Texas’ redistricting is getting controversial. The redrawing of the maps deliniating the the voter districts in Texas is being untangled by the U.S. Supreme Court.

If they cannot reach a timely decision, the Texas state primary could be pushed back, which has major political ramifications. Texas has carries a lot of votes in the primaries and powers that be want their votes to be heard before the majority of the nation is decided.

Listen to the full story as broadcast on NPR

This is the first year since the 1965 voting rights law was enacted that the decennial redistricting has occurred when a Democrat was president — and when Democrats were running the Justice Department. Perhaps because of that, the Republican-controlled Texas Legislature took the alternative — and longer — pre-clearance route: It sought approval from a three-judge court in Washington, D.C.

So far, however, that has not worked out well for the state. It has not won pre-clearance to date, and now it is challenging an interim plan drawn up by a federal court in Texas. The interim plan gives greater weight to the state’s exploding Latino population, but the result is that three out of four new congressional seats would very likely go to Democrats, as opposed to the GOP plan, which would most likely result in three out of four seats going to Republicans.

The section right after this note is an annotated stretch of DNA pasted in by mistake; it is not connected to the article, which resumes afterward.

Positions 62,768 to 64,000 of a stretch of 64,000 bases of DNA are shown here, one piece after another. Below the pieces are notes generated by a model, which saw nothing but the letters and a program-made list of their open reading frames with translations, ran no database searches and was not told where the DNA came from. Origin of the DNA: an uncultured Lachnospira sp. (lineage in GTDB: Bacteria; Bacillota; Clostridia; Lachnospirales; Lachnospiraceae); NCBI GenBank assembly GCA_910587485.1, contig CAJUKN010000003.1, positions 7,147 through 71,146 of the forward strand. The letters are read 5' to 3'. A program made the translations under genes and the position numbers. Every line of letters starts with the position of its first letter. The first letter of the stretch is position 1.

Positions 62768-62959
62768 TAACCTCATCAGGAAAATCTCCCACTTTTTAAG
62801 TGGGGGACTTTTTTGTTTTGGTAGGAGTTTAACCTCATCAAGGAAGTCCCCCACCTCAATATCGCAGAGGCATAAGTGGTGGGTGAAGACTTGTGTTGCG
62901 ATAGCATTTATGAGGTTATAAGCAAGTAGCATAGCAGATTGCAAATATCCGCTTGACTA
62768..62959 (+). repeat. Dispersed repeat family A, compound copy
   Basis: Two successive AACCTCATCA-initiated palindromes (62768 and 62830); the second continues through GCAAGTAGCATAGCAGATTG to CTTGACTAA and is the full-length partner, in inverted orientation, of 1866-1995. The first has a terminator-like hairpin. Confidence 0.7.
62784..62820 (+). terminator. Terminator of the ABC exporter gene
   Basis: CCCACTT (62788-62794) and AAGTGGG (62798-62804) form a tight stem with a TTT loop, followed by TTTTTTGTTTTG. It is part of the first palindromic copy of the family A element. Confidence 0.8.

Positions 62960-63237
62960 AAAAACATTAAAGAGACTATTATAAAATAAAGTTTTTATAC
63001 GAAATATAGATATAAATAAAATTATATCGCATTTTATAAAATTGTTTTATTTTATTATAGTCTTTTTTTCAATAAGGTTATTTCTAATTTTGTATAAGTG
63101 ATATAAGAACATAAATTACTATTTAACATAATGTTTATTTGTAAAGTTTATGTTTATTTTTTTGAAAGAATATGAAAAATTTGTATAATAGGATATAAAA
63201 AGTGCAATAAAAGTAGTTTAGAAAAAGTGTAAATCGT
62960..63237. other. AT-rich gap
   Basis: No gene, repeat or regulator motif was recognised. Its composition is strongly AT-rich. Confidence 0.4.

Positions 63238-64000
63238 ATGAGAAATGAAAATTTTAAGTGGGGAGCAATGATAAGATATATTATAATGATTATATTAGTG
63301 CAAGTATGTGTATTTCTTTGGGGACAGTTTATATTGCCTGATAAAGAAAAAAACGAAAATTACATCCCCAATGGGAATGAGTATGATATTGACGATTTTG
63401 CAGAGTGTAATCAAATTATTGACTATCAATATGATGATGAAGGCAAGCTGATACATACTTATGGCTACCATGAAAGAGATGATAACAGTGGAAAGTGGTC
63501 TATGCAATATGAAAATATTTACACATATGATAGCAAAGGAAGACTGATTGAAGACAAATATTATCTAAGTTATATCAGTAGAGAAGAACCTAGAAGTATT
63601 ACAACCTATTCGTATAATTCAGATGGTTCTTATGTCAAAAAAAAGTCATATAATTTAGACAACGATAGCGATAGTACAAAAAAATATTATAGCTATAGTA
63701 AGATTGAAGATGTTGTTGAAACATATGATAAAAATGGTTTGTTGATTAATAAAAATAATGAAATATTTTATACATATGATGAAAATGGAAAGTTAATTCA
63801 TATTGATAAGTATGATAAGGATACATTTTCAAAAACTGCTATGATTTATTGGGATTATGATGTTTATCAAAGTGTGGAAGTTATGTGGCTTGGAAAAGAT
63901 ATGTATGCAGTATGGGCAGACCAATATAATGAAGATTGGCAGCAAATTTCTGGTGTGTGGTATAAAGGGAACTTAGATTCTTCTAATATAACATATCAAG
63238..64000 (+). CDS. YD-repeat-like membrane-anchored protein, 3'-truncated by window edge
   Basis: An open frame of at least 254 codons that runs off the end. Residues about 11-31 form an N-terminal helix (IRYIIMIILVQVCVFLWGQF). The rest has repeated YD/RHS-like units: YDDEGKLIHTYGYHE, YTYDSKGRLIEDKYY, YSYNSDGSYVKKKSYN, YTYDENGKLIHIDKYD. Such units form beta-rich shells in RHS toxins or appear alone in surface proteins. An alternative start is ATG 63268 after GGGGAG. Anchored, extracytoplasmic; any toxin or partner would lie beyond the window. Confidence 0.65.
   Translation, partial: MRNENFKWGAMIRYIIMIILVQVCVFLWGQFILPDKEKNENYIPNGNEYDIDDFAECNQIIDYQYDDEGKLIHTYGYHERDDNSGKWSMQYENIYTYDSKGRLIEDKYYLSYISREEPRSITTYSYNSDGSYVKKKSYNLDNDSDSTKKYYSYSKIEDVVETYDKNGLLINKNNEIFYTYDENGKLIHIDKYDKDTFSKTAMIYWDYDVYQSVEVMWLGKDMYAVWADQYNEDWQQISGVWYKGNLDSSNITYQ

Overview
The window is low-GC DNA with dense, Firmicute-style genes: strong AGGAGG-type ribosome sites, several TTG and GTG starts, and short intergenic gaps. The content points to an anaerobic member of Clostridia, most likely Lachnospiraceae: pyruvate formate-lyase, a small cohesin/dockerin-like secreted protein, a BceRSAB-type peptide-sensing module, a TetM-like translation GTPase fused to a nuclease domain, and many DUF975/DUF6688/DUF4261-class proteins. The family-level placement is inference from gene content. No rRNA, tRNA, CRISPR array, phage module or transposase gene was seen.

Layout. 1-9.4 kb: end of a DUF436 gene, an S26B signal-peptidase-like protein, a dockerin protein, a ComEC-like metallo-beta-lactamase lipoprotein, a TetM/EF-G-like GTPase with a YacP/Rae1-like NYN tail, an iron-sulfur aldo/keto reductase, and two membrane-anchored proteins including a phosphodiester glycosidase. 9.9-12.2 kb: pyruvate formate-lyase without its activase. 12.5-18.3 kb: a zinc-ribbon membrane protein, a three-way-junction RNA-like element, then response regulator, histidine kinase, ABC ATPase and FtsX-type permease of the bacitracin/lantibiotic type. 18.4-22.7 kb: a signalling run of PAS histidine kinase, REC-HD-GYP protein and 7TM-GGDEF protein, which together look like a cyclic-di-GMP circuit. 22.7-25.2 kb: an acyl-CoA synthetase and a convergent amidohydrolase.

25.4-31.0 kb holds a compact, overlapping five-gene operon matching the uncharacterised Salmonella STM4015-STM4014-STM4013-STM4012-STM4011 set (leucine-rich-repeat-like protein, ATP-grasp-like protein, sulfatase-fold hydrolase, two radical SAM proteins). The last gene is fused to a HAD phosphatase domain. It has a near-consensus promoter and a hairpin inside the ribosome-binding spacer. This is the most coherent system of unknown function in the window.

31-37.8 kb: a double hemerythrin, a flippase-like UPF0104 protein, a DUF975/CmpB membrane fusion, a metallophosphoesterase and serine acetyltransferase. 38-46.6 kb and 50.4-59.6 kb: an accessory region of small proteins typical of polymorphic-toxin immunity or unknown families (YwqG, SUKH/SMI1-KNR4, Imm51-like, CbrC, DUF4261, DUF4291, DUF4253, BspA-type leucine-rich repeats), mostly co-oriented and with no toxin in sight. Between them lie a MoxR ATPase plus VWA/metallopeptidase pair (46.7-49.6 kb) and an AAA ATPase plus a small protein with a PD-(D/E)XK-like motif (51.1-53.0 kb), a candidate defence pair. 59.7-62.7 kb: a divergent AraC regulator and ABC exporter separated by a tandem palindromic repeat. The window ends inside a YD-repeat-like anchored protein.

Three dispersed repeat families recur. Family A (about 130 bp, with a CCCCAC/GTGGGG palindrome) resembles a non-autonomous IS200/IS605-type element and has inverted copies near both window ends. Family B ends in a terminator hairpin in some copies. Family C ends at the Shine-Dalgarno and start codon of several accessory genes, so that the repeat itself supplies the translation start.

The state says its map should be assumed valid, pending pre-clearance, and it maintains that the interim plan designed by the federal court in Texas is a prime example of judges’ substituting their choices for the Legislature’s.

This will be interesting to watch play out. Follow the primaries with your students with the official primaries map.